Will ISIS’s foothold in Libya stay a ‘transit station’ or expand?
The UN Security Council adopted two separate resolutionson Libya last Friday, the first demanding an “immediate” ceasefire and extending the UN Support Mission in Libya (UNSMIL) until 15 September, and the second easing the arms embargo on the country in light of the terrorist threat there.
While UN-facilitated negotiations between the country’s rival factions are continuing, the political impasse is far from being resolved. Two governments -one internationally recognized in Tobruk in the east, the other set up in Tripoli in the west- are fighting for control four years after a civil war ousted longtime dictator Gaddafi. Neither of the governments has been able to stabilize the situation in the country. Based on a BBC investigation, there could be up to 1,700 different armed groups in Libya competing for power.
The security vacuum is noticeably exploited by ISIS fighters and local militias that have pledged allegiance to ISIS, which has made significant gains in Libya in the past months. Its presence in the North African country has expanded from Derna since October 2014, when the group officially announced the expansion of its caliphate to Libya. In February 2015, Sirte, the hometown of Col. Muammar Gaddafi, became the third city to fall into hands of the Islamic State.
According to Dr Khaled Hanafy Aly, researcher in African affairs at the Al-Ahram Foundation, the emergence of ISIS in Libya should not be disconnected from two aspects. First, ISIS’s expansion fits with the transition pattern of jihadist militants operating in Libya from local to regional. Ansar al-Sharia, Libya’s largest armed jihadist group, with thousands of fighters including foreign fighters from Tunisia, Algeria, and other African countries, is a clear example of this pattern. Second, ISIS has extended its influence through tribal support, including from ex-regime loyalists belonging to al-Qaddafa (Gaddafi’s tribe) with young men struggling amid displacement and social exclusion who likely will back the group or fall in its ranks.
“The Islamic State has become a ‘banner’ for those Libyan tribesmen to express local grievances, tribal and religious, and change the political equation in their favor after the 2011 revolution,” said Dr Aly.
ISIS has succeeded in ideologically attracting groups previously aligned with Ansar al-Sharia and al-Qaeda to swear allegiance to it, provided they pledge loyalty and accept the group’s doctrine.
In Sirte, as evidence suggests, remnants of the former Libyan regime have supported ISIS or fallen into its ranks to get protection and avoid being persecuted or arrested for their loyalty to Gaddafi.
Sirte, a major Libyan port city west of Benghazi on the Mediterranean coast, seems so far ISIS’s outpost of most serious concern as it is a key area full of resources to earn revenue for the organization.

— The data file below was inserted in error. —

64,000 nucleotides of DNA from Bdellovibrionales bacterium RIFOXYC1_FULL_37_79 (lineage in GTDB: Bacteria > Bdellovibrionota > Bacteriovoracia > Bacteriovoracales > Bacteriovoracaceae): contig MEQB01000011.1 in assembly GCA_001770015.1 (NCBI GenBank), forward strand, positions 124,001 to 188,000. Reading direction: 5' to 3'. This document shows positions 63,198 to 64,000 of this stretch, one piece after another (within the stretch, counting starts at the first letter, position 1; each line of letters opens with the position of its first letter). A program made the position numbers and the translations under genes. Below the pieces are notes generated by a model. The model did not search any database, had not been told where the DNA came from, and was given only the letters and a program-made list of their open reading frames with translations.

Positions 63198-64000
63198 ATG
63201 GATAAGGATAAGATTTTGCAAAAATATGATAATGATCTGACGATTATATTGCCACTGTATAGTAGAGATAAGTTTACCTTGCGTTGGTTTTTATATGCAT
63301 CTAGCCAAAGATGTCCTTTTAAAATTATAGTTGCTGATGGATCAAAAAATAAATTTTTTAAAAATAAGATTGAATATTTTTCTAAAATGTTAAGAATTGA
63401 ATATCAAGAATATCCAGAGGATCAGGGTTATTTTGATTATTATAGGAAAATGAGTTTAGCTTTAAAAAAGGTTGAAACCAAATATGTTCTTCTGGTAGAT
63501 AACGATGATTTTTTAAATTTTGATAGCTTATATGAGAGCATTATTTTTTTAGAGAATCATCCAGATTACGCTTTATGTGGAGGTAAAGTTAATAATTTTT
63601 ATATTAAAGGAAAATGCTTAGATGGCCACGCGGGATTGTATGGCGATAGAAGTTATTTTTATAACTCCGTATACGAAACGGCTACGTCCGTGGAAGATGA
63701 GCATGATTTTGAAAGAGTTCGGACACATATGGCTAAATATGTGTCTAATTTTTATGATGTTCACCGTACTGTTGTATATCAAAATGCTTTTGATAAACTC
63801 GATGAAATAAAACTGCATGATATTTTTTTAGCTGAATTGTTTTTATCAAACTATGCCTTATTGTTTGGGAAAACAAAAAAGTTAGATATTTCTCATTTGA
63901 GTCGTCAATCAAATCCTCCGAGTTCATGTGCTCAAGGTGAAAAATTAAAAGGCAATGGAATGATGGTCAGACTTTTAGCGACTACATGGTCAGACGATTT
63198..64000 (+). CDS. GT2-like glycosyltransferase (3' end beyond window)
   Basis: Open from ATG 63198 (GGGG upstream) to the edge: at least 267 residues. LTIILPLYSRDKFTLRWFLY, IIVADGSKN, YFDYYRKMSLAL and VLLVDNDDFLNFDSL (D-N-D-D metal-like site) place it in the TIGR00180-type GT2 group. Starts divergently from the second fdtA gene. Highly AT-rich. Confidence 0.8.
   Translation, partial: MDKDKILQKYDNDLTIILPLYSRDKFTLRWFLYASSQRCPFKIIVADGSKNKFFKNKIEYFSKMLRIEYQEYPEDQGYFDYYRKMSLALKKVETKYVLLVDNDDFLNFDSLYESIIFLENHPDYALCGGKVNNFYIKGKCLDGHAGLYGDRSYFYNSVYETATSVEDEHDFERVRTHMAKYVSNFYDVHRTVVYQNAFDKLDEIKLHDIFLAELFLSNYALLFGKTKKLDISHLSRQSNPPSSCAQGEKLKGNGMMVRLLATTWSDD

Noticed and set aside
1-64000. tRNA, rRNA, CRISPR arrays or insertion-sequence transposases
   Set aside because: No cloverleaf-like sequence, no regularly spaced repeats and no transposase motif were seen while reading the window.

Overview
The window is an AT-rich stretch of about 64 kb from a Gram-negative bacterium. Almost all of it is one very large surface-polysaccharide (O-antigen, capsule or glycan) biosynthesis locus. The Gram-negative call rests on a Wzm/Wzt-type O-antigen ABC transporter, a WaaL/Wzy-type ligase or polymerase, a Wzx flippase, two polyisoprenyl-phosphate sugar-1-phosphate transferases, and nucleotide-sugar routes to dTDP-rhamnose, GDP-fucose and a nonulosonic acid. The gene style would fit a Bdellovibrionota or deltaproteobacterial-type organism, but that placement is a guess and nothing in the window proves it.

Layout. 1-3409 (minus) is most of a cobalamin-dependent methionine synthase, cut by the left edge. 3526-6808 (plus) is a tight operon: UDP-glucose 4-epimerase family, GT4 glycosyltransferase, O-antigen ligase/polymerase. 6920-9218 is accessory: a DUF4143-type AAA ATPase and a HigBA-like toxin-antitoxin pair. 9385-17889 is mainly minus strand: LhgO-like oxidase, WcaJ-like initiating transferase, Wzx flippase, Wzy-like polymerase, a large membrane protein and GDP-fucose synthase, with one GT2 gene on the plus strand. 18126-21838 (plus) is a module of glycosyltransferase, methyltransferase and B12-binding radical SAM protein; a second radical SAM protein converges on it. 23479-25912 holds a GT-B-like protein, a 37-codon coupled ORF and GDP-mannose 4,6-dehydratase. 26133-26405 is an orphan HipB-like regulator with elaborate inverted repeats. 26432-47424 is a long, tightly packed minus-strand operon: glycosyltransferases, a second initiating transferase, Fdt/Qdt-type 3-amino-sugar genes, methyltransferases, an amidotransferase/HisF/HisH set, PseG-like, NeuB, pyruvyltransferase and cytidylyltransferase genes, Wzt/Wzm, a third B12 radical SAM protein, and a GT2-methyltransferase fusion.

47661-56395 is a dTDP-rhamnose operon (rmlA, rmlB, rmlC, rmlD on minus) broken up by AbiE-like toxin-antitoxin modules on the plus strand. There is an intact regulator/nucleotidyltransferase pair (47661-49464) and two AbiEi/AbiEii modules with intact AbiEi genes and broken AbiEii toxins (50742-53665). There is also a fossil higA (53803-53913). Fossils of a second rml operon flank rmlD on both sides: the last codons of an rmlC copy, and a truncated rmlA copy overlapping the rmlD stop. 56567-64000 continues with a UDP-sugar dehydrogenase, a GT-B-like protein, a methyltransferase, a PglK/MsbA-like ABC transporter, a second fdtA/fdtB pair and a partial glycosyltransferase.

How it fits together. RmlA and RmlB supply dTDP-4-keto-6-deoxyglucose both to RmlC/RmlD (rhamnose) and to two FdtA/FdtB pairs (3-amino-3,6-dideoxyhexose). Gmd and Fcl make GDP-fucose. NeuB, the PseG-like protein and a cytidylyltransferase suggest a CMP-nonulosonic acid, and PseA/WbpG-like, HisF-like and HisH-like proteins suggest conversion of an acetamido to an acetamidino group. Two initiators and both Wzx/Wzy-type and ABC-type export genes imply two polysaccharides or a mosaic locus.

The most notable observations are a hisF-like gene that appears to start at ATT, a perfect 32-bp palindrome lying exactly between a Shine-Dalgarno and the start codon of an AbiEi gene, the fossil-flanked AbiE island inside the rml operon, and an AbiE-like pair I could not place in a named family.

According to the Arab Oil & Gas Directory (AOGD) 2013, about 80 percent of Libya's recoverable reserves are located in the Sirte basin, which also accounts for most of the country's oil output. Libya has the 9th largest proven oil reserves in the world and the largest reserves in Africa.
With the takeover of Sirte, ISIS gets access to the area’s oil reserves. The group has targeted Libya’s only source of income by launching a series of attacks on nearby oil sites in recent weeks, thus depriving its rivals of the resources needed to face ISIS-allied fighters.
In last month’s assault on the al-Ghani oilfield, south-east of Tripoli, ISIS militants reportedly killed at least 8 Libyan guards; several of them were beheaded, and abducted nine foreign oil workers. Earlier in March, the deadly attacks on Libya’s oil infrastructure by ISIS forced the national oil company to close operations at 11 oilfields in its central region.
The area of Sirte is also where ISIS militants beheaded 21 captured Egyptian Christians whose execution they announced in a video posted last February.
As a result of the deteriorating security, ISIS’s entrenchment in the Sirte area may pose a real security threat for foreign investors at a time when oil is cheaper and Libya’s oil industry is almost entirely inoperative.
For Gen. Nabil Fouad, a former officer in the Egyptian army, each warring party in Libya is intent on fighting the other to control key cities and the country's oil riches. In his view, although some foreign investments may be at risk, if any company feared any direct threat they would close oil facilities in the targeted areas however they would not pull out of Libya altogether.
Gen. Fouad added that, if the Sirte takeover by ISIS was perceived as a major problem for foreign interests, Europe should step in to both stop oil exports from this area and block smuggling of fighters and weapons to ISIS.
“European countries should agree to impose a siege on the Libyan coast to deny ISIS control over oil sales as well as trade and criminal networks,” he argued.